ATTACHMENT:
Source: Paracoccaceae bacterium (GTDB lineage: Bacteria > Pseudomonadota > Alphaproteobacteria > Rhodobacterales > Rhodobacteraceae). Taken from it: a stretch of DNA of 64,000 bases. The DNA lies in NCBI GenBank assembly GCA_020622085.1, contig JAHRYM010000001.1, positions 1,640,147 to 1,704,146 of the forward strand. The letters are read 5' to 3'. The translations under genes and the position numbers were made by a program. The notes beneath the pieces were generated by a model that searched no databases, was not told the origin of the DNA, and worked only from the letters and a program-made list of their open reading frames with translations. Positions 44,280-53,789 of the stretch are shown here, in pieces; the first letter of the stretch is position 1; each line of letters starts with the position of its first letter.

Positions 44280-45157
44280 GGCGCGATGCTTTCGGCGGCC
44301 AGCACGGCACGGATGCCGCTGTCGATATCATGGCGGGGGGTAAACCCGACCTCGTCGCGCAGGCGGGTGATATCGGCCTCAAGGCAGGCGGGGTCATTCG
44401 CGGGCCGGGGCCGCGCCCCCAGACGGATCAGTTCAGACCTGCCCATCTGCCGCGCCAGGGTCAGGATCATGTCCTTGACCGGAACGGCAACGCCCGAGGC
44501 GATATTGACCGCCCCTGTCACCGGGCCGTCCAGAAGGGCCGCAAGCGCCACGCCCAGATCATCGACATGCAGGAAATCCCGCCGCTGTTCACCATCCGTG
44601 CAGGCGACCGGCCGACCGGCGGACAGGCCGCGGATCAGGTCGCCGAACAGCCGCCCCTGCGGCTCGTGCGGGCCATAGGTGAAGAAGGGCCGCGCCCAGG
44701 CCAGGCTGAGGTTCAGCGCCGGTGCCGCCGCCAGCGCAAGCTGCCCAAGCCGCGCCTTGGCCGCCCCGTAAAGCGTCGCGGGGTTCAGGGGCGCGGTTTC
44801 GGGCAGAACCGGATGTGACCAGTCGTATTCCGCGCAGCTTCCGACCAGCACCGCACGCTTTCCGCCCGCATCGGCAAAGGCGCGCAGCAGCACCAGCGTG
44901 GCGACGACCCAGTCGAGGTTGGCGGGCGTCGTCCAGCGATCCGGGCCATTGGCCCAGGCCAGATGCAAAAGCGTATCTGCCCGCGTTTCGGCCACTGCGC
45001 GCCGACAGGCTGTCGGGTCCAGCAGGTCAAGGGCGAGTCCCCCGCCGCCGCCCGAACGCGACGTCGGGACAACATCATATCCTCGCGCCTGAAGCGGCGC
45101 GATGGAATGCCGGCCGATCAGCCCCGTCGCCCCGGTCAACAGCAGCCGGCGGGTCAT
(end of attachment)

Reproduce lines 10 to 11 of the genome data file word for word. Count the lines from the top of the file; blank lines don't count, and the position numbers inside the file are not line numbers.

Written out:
44901 GCGACGACCCAGTCGAGGTTGGCGGGCGTCGTCCAGCGATCCGGGCCATTGGCCCAGGCCAGATGCAAAAGCGTATCTGCCCGCGTTTCGGCCACTGCGC
45001 GCCGACAGGCTGTCGGGTCCAGCAGGTCAAGGGCGAGTCCCCCGCCGCCGCCCGAACGCGACGTCGGGACAACATCATATCCTCGCGCCTGAAGCGGCGC